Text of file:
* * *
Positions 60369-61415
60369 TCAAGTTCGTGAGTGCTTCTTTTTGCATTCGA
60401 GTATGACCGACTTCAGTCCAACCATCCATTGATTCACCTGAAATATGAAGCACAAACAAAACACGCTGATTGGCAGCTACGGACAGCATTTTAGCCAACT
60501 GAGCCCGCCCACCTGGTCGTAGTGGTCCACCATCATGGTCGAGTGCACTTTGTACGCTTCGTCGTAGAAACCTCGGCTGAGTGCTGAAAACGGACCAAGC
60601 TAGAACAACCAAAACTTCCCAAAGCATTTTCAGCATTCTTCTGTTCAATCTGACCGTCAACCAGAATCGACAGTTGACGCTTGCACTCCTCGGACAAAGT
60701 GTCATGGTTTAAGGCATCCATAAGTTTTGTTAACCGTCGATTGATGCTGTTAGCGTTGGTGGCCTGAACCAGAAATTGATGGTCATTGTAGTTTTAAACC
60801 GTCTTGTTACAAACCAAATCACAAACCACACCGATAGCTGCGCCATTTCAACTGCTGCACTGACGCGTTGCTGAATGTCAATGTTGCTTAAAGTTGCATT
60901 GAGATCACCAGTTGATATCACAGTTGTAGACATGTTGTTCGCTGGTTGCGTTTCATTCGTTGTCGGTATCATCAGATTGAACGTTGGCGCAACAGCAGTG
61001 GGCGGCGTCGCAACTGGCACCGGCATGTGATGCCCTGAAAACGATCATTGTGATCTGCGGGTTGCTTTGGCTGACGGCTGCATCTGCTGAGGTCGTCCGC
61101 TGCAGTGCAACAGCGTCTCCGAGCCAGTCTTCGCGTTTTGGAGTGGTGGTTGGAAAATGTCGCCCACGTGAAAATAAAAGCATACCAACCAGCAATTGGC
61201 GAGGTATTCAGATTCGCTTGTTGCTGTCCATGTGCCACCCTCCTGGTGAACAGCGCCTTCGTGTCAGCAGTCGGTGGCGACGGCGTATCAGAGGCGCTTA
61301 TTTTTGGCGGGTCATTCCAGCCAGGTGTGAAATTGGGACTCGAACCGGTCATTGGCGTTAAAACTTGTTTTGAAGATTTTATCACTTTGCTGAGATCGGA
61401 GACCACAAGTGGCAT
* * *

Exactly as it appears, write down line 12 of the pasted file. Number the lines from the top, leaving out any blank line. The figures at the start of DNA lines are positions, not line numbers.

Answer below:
61301 TTTTTGGCGGGTCATTCCAGCCAGGTGTGAAATTGGGACTCGAACCGGTCATTGGCGTTAAAACTTGTTTTGAAGATTTTATCACTTTGCTGAGATCGGA